While dynamite has less net energy per kilogram than something like a burrito, a stick of dynamite releases all of its energy in a fraction of a second, while food energy is (thankfully) released over the course of hours and days. You can see that dynamite wouldn’t be a reliable fuel source, since it would be extremely difficult to efficiently transfer the shock wave from its instantaneous explosion into a useable form of energy that could be meted out over time.


In the 1985 film Back to the Future, Doc’s famous flux capacitor needs 1.21 gigawatts (which he inexplicably pronounces “jigowatts”) of power to transport Marty to the future. Watts are a measure of power, or energy used over a period of time. If we assume (admittedly, arbitrarily — but hey, it’s fiction!) that Doc’s DeLorean-based time machine’s flux capacitor is active for one second at 1.21 gigawatts, then we know that Marty used 1.21 gigajoules of energy, or 1.15 million Btu. Therefore, if we could save up all the energy we use every year, we’d be able to send Marty back to the future around 138 times!

What Do We Find? 


Now that we understand how each of these measures is calculated, we can explore the graphic and learn some interesting things about each of our home states. Here are the five highest energy-consuming states, per capita.

One thing we notice is that each of these states, except Louisiana, could be expected to have both high residential heating consumption — due to their cold winters — and high transportation energy consumption, due to their disperse populations.

Transportation factors most heavily into these numbers. In fact, when we remove residential energy from the mix, we see all of the above states show up in the six highest states for per capita transportation consumption.

Similarly, below we have the five lowest energy-consuming states, per capita. We see that Washington, D.C., New York and Rhode Island have the three lowest transportation consumption rates:


More residents in these states use public transportation, or have shorter daily commutes, thus reducing overall consumption of energy.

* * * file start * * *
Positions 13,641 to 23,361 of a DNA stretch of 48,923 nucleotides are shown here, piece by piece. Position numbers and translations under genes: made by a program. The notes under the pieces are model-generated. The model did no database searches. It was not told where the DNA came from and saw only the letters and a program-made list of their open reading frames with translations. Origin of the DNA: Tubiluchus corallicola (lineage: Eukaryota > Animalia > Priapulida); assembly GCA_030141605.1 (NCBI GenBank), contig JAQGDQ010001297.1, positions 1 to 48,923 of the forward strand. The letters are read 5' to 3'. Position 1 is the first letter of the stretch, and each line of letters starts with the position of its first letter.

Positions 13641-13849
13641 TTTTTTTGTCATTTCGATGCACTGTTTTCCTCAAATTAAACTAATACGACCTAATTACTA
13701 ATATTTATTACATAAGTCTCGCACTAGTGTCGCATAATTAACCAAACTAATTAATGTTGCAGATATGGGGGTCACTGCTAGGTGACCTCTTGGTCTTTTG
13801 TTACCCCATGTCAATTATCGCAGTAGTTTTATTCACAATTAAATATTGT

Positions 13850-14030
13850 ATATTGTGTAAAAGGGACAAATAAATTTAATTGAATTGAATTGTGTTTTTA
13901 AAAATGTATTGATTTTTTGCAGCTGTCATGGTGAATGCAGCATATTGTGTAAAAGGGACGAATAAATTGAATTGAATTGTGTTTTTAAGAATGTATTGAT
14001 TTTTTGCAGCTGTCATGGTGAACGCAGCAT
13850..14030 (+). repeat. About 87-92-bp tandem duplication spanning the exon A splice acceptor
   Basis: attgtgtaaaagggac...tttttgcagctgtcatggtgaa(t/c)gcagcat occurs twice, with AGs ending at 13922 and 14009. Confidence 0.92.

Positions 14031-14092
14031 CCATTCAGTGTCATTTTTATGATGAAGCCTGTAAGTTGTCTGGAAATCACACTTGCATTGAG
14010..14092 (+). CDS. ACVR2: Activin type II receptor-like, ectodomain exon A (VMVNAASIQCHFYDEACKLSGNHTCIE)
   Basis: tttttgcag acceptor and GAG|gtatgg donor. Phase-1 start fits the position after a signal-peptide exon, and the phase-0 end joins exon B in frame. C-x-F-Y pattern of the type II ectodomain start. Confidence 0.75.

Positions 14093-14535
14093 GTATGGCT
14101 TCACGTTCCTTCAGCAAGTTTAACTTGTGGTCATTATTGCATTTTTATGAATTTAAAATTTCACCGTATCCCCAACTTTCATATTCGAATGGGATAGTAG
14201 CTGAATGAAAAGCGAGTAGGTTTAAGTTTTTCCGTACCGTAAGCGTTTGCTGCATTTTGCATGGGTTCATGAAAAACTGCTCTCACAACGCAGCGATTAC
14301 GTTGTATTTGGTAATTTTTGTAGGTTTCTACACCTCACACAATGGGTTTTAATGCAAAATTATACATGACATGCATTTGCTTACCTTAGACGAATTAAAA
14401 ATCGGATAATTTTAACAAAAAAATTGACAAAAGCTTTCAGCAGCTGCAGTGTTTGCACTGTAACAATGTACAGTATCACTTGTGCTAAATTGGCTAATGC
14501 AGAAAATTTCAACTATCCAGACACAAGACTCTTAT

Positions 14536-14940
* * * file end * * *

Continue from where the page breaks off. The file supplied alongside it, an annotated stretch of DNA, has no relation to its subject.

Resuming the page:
Additionally, California and Hawaii — both known for their warm but temperate climates — have the two lowest average residential energy consumption rates, as many homes in these states are designed with less insulation and more air ventilating features, since the winters are mild. Similarly, New York and Washington, D.C., have low residential energy consumption because urban dwellers typically need to use less heating energy in the winter than their rural counterparts (heat that dissipates from your residence benefits your neighbors, and vice versa).

How Do I Lower My Energy Consumption?

Lowering our energy consumption will in turn lower our energy spending, so it’s something we all might want to consider.

Luckily, we don’t all need to move to Hawaii in order to do this. (Although that might be nice). We can save energy by making a few adjustments to our homes and by modifying our transportation options. If you live in a climate with a cold winter, you may want to consider weatherization, retrofits and landscape improvements around your home to save energy. Additionally, taking a few steps to increase your vehicle’s fuel efficiency or switching to an alternative fuel or a hybrid vehicle could increase your energy efficiency and decrease your energy consumption.

For a few tips on how to decrease your residential and transportation energy costs, head over to Energy Saver.

If you enjoyed learning about your energy consumption, don’t forget to check out our map of state-by-state energy expenditure, as well.